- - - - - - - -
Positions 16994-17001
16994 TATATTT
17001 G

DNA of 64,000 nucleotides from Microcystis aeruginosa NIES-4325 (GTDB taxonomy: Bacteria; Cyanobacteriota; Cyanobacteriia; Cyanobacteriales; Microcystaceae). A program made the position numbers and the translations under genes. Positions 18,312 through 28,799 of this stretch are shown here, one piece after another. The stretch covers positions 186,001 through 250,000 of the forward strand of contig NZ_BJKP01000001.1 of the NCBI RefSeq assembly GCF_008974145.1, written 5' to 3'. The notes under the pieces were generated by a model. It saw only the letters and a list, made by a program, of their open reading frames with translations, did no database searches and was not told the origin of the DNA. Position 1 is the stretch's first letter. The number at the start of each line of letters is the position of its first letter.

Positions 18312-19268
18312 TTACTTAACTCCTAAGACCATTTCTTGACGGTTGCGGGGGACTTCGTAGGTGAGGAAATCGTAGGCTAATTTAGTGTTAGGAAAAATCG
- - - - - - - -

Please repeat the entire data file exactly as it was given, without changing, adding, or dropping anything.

Positions 16994-17001
16994 TATATTT
17001 G

DNA of 64,000 nucleotides from Microcystis aeruginosa NIES-4325 (GTDB taxonomy: Bacteria; Cyanobacteriota; Cyanobacteriia; Cyanobacteriales; Microcystaceae). A program made the position numbers and the translations under genes. Positions 18,312 through 28,799 of this stretch are shown here, one piece after another. The stretch covers positions 186,001 through 250,000 of the forward strand of contig NZ_BJKP01000001.1 of the NCBI RefSeq assembly GCF_008974145.1, written 5' to 3'. The notes under the pieces were generated by a model. It saw only the letters and a list, made by a program, of their open reading frames with translations, did no database searches and was not told the origin of the DNA. Position 1 is the stretch's first letter. The number at the start of each line of letters is the position of its first letter.

Positions 18312-19268
18312 TTACTTAACTCCTAAGACCATTTCTTGACGGTTGCGGGGGACTTCGTAGGTGAGGAAATCGTAGGCTAATTTAGTGTTAGGAAAAATCG